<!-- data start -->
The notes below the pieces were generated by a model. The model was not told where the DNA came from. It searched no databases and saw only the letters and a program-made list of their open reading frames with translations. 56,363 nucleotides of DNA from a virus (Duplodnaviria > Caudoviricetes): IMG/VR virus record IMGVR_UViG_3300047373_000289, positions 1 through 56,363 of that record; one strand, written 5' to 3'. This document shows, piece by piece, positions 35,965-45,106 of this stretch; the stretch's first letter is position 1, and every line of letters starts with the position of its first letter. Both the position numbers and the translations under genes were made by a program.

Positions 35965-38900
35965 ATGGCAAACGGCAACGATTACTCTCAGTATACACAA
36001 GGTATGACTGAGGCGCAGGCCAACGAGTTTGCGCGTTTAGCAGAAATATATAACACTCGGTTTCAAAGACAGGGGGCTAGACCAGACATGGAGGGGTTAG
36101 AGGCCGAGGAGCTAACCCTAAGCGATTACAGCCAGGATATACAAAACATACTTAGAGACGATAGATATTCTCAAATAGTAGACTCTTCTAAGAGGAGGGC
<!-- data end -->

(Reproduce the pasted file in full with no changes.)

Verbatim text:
The notes below the pieces were generated by a model. The model was not told where the DNA came from. It searched no databases and saw only the letters and a program-made list of their open reading frames with translations. 56,363 nucleotides of DNA from a virus (Duplodnaviria > Caudoviricetes): IMG/VR virus record IMGVR_UViG_3300047373_000289, positions 1 through 56,363 of that record; one strand, written 5' to 3'. This document shows, piece by piece, positions 35,965-45,106 of this stretch; the stretch's first letter is position 1, and every line of letters starts with the position of its first letter. Both the position numbers and the translations under genes were made by a program.

Positions 35965-38900
35965 ATGGCAAACGGCAACGATTACTCTCAGTATACACAA
36001 GGTATGACTGAGGCGCAGGCCAACGAGTTTGCGCGTTTAGCAGAAATATATAACACTCGGTTTCAAAGACAGGGGGCTAGACCAGACATGGAGGGGTTAG
36101 AGGCCGAGGAGCTAACCCTAAGCGATTACAGCCAGGATATACAAAACATACTTAGAGACGATAGATATTCTCAAATAGTAGACTCTTCTAAGAGGAGGGC